Associate Members

Tabea Malter

© Tabea Malter

As a fromer PhD Student I am an associate to CARMAH and used to be a participant of CARMAH’s Museumslabor between 2017 and 2020. I am currently working as a project coordinator for the special exhibition “Stonehenge – People and Landscapes” at LWL-Museum for Archaeology – Westphalian State Museum in Herne. Former engagements include freelance positions in archaeology and exhibition management at Stiftung Saarländischer Kulturbesitz – Museum für Vor- und Frühgeschichte des Saarlandes (Saarbrücken), excavation project Provadia Solnitsata (Provadia, Bulgaria) and Schering Stiftung (Berlin).

Having studied Pre- and Early History and Kulturwissenschaft in Saarbrücken, Berlin and Edinburgh, I have always been interested in the role of archaeology in modern day societies, especially in how archaeology produces and conveys notions of memory, heritage and identity. Therefore, I carried out a PhD project on memory, heritage and identity in the permanent exhibitions of Archaeological State Museums in Germany (Archäologische Landesmuseen) at the Department of Cultural History and Theory at Humboldt University.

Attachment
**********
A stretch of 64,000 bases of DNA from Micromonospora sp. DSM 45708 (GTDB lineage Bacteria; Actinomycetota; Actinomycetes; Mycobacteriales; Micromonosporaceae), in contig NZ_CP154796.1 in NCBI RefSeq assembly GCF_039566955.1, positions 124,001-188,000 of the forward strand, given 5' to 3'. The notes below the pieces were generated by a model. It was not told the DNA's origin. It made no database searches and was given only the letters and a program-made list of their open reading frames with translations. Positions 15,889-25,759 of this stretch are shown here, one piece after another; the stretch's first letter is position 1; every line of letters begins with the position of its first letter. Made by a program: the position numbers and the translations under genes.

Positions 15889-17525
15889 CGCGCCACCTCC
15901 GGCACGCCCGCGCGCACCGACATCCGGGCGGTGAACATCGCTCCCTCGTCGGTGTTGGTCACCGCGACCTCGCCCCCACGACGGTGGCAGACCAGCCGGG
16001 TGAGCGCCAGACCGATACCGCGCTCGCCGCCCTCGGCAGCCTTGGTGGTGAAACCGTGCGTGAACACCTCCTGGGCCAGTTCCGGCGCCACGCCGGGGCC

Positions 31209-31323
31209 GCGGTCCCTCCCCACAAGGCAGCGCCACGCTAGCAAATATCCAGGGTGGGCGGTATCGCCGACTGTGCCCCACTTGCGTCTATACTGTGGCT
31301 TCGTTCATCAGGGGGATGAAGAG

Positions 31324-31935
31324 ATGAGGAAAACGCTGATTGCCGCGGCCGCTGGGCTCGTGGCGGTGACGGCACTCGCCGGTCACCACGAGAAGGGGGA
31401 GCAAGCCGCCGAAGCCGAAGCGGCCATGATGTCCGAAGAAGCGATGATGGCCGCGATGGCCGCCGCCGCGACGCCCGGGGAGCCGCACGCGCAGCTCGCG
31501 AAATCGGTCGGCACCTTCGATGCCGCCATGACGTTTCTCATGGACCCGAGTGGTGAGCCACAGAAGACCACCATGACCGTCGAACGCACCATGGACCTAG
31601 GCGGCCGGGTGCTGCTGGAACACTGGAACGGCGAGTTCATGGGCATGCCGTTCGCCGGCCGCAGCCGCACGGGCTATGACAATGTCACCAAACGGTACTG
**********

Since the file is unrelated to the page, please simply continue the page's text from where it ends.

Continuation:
For my PhD project “Vor-Geschichten”, which was funded by Gerda Henkel Foundation, I collaborated with four Archaeological State Museums: Archäologisches Museum Hamburg, Landesmuseum für Vorgeschichte (Halle – Saale), Museum für Vor- und Frühgeschichte des Saarlandes (Saarbrücken) and Rheinisches Landesmuseum Trier. Aim of my approach was to analyse the metacultural operations of Archaeological State Museums that construct, form, negotiate and convey cultural memory, heritage and identity. While on the side of cultural policies the Archaeological State Museums in Germany are assigned to preserve cultural memory and heritage to provide the societies of the federal states with a sense of identity, many archaeologists and curators at the museums themselves are reluctant of an identity-inducing function. Claiming they only represent knowledge on pre- and early historical past they try to hold on a politically neutral, objective position. But is it even possible for archaeology and archaeological exhibition management to not produce a cultural memory and heritage with their work, thereby creating offers of identification and carrying on power? Focussing on the permanent exhibitions of these museums I analysed the narratives they produce and questioned the functions and the potential of this special type of museum. My disputation took place in February 2022 and I am currently revising my dissertation for publication.